We have not seen a real game changer regarding periodontal disease treatment. We have, however, discovered systemic threats and implications that illustrate the real-time need for effective treatment.
Imagine you are an athlete who suffers from chronic back pain and inflammation. In your quest to hang on to your youth, you discover a cetylated oil product that provides wonderful therapy for your growing inflammatory joint problem. You are delighted with your discovery and also curious about the potential for other healing applications for this naturally sourced product.
A dear friend knows about your research and your interest in naturally sourced medicine and shares his dental woes with you - specifically, swollen gums and loose teeth. You suggest a month-long regime of the same capsulated cetylated oil, topically applied to the gingiva.
One month goes by, and you see your friend again after he has just had a visit with his dentist, who was quite surprised at the turnaround in his gingival health and the decrease in pocket depths. After confirmation of a positive result, your friend shares the cetylated oil therapy story with his dental professional. This is the birth story of Periodyne. It's been a long journey from birth to market, however, with many stops and clinical trials in between for validation.
Periodyne has been thoroughly researched and professionally evaluated by dental health professionals. It is an all-natural product, composed of cetylated oil sourced from the United States. The ingredient is a monounsaturated fatty acid, distilled and separated before being blended into the Periodyne formula. It is a completely natural product, deemed safe and effective, with no side effects. This product is food-grade and intended to be applied to the gingiva before the capsule containing residual oils is swallowed.
Periodyne LLC's president, Kim Vanderlinden, ND, explained how Periodyne works during an interview with DentistryIQ.2 "Designed for patients to use at home, Periodyne is a patented blend of natural cetylated oils, which are delivered in capsules that can be clipped open for the oils to be dispensed directly onto the gums."2
Mechanism of Action.
According to Dr Vanderlinden: "The appearance of labeled Periodyne within cellular membranes, especially those of the white blood cells, suggests that it influences the prostaglandin cascade and the resulting inflammation it creates." In addition to reduction of inflammation, evidence has been observed to suggest the possibility of bone regeneration after six weeks.3
Many periodontal patients desire a natural alternative to lasers, surgery, and/or expensive, site-specific antibiotics. Periodyne is a simple solution to the difficult problems inherent in treating, improving, and controlling periodontal disease.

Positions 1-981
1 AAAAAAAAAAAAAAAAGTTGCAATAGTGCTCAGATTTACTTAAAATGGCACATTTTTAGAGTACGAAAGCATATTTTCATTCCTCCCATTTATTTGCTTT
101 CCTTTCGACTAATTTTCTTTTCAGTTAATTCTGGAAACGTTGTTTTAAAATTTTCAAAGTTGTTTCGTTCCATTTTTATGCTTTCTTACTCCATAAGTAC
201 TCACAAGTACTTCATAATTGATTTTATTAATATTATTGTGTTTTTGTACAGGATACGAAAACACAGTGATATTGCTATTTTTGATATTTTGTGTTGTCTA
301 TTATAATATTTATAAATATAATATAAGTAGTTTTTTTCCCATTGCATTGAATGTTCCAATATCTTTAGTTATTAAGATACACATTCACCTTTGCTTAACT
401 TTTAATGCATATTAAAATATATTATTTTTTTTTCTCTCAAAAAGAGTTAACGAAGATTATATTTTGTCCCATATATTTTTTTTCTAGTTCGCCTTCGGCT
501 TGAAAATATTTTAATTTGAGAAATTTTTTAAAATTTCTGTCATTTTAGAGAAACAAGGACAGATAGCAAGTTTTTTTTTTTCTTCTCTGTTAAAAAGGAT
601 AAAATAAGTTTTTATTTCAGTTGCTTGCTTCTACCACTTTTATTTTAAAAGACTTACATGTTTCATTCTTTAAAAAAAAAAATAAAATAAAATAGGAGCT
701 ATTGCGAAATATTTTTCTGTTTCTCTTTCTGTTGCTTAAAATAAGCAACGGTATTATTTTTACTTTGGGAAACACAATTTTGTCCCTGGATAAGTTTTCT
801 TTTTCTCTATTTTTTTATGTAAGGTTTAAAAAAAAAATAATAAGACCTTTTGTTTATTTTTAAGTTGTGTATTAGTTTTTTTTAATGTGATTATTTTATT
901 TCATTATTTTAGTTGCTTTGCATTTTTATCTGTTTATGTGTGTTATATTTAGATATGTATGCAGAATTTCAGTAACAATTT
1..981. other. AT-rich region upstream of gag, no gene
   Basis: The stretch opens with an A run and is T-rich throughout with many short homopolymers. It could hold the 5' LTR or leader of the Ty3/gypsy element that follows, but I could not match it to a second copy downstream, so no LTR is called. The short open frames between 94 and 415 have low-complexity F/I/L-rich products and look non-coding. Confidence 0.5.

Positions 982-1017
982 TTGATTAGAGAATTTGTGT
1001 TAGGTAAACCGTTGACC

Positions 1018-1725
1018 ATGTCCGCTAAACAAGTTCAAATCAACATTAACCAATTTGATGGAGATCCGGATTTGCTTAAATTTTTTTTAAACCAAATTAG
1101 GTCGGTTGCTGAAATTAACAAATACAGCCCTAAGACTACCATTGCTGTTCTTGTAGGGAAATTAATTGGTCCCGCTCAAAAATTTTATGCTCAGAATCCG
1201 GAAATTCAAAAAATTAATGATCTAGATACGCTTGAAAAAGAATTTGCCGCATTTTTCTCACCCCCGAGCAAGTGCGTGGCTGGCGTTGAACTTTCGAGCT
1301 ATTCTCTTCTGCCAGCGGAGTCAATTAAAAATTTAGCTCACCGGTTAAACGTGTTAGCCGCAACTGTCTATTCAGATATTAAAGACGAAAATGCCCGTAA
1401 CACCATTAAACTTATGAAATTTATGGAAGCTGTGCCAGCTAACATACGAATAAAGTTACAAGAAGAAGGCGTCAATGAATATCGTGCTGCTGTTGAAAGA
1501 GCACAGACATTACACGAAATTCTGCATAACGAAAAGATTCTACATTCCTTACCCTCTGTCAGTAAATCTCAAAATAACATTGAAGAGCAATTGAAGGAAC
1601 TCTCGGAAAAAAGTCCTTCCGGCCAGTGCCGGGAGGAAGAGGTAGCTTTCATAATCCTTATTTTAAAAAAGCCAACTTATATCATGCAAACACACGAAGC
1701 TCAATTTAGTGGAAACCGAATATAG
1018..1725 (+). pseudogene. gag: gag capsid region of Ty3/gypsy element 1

The compliance rate associated with such a simple, effective, and affordable therapy should be a game changer in every dental office. This product will considerably reduce general dentists' referrals to periodontists and give hygienists an effective, minimally invasive, and affordable alternative to current periodontal therapies. Periodyne is available in the U.S. now, and the company offers specific programs for hygiene education and practice implementation.
These are just two of the bright stars in the galaxy of innovative thinking and application. Notice that both use minimally invasive and more organic methods of healing than traditional therapies. These forward thinking companies have far reaching implications, influencing access to care, affordability, and patient compliance. RDH
Bridget Conway, BA, RDH, in addition to clinical hygiene, has interests in organizational behavior, dental relationship marketing, and building company culture. Bridget is active in the Maine Dental Hygienists' Association, and she authored a continuing education course on innovative enamel therapies, as well as other subjects, for PennWell. Bridget credits her attendance at the January 2008 Career Fusion as her lift-off point in career development. Continuing to attend CareerFusion has enabled Bridget to hone skills and confer with industry leaders.
1. King's spin-out will put tooth decay in a 'time warp.' King's College London. Jun. 16, 2014. www.kcl.ac.uk/newsevents/news/newsrecords/2014/June/Kings-spin-out-will-put-tooth-decay-in-a-time-warp.aspx
2. Robinson E. Healthy gums, naturally: Periodyne launches new product for enhancing periodontal health. DentistryIQ. July 29, 2014. www.dentistryiq.com/articles/2014/07/periodyne-llc-releases-a-new-product-for-enhancing-periodontal-health.html
3. Hasturk H et al. 1-Tetradecanol complex: Therapeutic actions in experimental periodontitis. Journal of Periodontology July 2009; 80(7) 1103-1113.
4. Professor Nigel Pitts FRSE BDS PhD FDS RCS (Eng) FDS RCS (Edin) FFGDP (UK) FFPH, came to King's College London in January 2013 to set up the Dental ITC. At King's he is Director of ITC and Professor of Dental Health. Externally he is leader of the GCCM Global Collaboratory for Caries Management initiative and chair of the ACFF Alliance for Cavity Free Future. He is an Honorary Consultant in Dental Public Health to Guy's and St Thomas' NHS Foundation Trust.
5. dentalaegis.com/news.php?id=15411; dentfix.ro/en/2011/10/demineralization/; dentistryiq.com/articles/wdj/print/volume-4/issue-9/focus-on-orthodontics/demineralization-and-remineralization-the-battle-to-keep-teeth-strong-and-healthy.html